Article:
Researchers have stumbled on a possible treatment for a deadly pregnancy complication, which kills 60,000 women and babies each year.
Australian researchers say they’ve discovered a common reflux drug could hold the key to treating pre-eclampsia.
The international study, led by the Translational Obstetrics Group (TOG) based at Victoria’s Mercy Hospital for Women, stumbled upon the reflux medication breakthrough.
“We were astonished to find these common drugs switch off the production of toxins from the preeclamptic placenta and protect blood vessels from further injury,” senior study author Dr Natalie Hannan said.
“Effectively, the team has identified one drug with dual actions that may powerfully counter the effects of preeclampsia”, Professor Stephen Tong, head of TOG, added.
Pre-eclampsia is caused when toxins are released by the pre-eclamptic placenta, and then spread through the mum-to-be’s body. The toxins then damage the woman’s major organs, and the only treatment is to deliver the baby. This often leads to premature babies being delivered in a bid to save the mother’s life.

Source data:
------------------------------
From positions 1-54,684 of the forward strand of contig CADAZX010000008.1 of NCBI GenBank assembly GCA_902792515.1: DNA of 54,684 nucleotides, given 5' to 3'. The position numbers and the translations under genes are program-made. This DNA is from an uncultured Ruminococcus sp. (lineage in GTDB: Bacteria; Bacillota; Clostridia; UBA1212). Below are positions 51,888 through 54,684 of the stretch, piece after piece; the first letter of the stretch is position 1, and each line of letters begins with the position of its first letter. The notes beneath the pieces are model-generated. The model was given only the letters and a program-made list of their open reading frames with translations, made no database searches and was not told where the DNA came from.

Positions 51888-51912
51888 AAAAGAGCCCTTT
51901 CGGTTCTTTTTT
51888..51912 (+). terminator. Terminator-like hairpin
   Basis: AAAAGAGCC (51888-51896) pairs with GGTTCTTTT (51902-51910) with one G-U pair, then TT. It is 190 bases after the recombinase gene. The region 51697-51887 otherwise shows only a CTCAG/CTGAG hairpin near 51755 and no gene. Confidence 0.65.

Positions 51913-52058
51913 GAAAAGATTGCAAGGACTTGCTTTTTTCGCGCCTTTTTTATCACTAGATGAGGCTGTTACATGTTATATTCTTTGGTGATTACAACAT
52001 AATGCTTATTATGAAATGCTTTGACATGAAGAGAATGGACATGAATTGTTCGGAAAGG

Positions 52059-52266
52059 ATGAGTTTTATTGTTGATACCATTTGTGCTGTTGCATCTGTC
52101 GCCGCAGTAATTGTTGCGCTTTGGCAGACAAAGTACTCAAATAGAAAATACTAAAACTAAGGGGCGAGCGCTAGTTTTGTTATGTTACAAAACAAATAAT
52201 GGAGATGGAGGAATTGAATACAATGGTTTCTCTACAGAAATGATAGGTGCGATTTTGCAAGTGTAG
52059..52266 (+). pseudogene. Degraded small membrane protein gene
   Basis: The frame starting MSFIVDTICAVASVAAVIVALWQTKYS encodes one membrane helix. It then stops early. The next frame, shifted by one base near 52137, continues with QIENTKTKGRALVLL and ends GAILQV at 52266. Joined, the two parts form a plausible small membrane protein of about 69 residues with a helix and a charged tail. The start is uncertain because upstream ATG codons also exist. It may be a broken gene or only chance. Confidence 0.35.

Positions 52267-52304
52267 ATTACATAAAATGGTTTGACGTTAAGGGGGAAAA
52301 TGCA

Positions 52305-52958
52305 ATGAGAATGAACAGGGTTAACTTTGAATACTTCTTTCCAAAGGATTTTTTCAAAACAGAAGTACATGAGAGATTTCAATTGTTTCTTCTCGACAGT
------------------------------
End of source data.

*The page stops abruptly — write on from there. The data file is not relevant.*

Australian trials planned
The team has already initiated a major clinical trial, which is based in South Africa, because it has a very high rate of pre-eclampsia. The trial, which is testing the use of Nexium on women who have been diagnosed with pre-eclampsia in very early pregnancy.
The findings from that trial will be known this year, and there are also trials planned for Australia.
“If proton pump inhibitors can reduce the burden of preeclampsia, it could save the lives of thousands of mothers and babies globally,” Prof Tong said.
It’s yet another significant breakthrough, after another research program created a simple blood test that can predict if a woman will develop pre-eclampsia.
Make sure you have a read of the four rules to follow to ensure a healthy pregnancy.